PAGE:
Yep we are definitely working as hard as we can to get the stable release as soon as possible. We even just got under the 2-digit of blocker bugs the other day (though we are now back at 10 blockers)!

Actually we had to discuss a bit before naming it a RC. Indeed we believe that this is not really Release Candidate material. Well… not if we wanted to be really thorough. But in the same time, we are a bit tired of dragging the developement of GIMP 2.10 (for 6 long years now!). And making it a RC was our way of pushing a bit the development and ourselves, like a step in the right direction. Now you should really expect the stable release soon, unless we discover something really bad (knock on wood!) in the meantime.

Have fun testing GIMP 2.10 RC1 everyone! 😀

 

Reminder: my Free Software coding can be funded on:
Liberapay, Patreon or Tipeee through ZeMarmot project.

9 Replies to “ZeMarmot, main contributor of GIMP 2.10.0-RC1!”

  1. I understood “270 commits out of 784” since 6 years ago, but it’a actually since the 2.9.8 development version from mid-December.

    Good job with the debugging system, sounds great. Good luck with the release!

    > But GSoC should not be considered as a cheap way to get code.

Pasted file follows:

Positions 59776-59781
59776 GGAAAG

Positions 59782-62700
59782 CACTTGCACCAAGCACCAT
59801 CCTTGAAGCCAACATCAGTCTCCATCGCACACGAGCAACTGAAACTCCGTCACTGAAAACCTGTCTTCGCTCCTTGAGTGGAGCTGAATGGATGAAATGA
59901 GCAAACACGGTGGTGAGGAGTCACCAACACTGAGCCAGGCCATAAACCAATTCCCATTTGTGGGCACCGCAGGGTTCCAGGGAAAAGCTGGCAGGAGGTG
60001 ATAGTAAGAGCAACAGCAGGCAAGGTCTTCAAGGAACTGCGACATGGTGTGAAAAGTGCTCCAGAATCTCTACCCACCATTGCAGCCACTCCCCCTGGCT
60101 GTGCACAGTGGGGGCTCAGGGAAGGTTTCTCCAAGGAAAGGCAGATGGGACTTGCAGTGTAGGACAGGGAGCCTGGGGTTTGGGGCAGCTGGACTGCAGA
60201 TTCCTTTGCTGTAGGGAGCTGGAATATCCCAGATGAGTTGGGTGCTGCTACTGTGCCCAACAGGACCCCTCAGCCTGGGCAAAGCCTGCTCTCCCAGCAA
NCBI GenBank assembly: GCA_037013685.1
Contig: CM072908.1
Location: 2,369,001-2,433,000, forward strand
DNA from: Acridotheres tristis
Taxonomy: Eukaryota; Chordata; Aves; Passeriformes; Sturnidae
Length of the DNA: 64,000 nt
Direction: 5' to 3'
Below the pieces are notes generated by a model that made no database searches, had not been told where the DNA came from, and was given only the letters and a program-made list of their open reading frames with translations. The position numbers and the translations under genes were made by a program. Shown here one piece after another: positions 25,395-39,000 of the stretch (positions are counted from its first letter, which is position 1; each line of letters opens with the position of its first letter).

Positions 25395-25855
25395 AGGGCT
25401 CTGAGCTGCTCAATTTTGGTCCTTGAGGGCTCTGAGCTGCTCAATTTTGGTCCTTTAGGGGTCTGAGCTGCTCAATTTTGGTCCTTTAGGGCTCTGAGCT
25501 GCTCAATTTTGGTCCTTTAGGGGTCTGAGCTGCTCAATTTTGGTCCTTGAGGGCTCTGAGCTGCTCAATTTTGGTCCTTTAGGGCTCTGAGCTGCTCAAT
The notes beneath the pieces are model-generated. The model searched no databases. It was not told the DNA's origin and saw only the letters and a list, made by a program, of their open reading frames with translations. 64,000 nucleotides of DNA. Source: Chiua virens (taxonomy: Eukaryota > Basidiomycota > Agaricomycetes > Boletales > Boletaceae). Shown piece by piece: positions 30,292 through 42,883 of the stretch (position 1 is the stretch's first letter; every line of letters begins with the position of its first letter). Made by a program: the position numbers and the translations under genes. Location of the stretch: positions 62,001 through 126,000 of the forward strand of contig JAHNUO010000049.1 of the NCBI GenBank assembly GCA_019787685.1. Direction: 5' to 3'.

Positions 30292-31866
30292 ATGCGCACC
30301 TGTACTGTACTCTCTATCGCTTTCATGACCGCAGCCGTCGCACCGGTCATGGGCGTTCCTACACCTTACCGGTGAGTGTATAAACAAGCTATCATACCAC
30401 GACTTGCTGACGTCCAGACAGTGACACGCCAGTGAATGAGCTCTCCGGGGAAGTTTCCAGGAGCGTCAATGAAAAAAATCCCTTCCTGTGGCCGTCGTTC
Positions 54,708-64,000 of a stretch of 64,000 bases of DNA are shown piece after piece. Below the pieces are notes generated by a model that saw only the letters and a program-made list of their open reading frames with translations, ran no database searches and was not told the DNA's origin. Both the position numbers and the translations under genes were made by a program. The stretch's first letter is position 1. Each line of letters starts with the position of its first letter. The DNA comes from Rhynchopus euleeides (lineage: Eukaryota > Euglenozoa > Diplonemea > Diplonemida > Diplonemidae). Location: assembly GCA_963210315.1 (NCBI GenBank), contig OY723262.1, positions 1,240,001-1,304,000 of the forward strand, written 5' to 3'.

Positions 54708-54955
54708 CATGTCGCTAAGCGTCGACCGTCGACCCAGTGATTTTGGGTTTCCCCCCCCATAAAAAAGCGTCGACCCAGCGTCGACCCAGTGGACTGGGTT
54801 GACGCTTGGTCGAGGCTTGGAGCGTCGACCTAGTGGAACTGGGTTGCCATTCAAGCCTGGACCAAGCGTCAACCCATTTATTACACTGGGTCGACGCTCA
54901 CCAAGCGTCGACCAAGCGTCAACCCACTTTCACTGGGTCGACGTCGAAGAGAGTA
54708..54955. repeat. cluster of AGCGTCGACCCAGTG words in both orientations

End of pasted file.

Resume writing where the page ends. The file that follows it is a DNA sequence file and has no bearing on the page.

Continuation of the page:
It can be, if the student is very good. You decide whether to mentor somebody, and if you require early involvement you have a pretty good idea what to expect.

    > Any project which relies mostly on this to improve will mostly get hardly maintainable code

    Not if you require the work to be split in small steps so that the (high-quality) code is merged gradually, or when the merge is not possible for other reasons the code is merge-quality already when the next step is started.

    1. > I understood “270 commits out of 784” since 6 years ago, but it’a actually since the 2.9.8 development version from mid-December.

      Yeah, no. 784 commits in 6 years would be quite sad. 😉
      I updated a bit the sentence to make this clearer.

      Also let’s be clear I am not the biggest contributor of “2.10”!!! This is Mitch, GIMP maintainer, and by far. He is also still much efficient than I am, and more knowledgeable on most areas, so I love to work with him.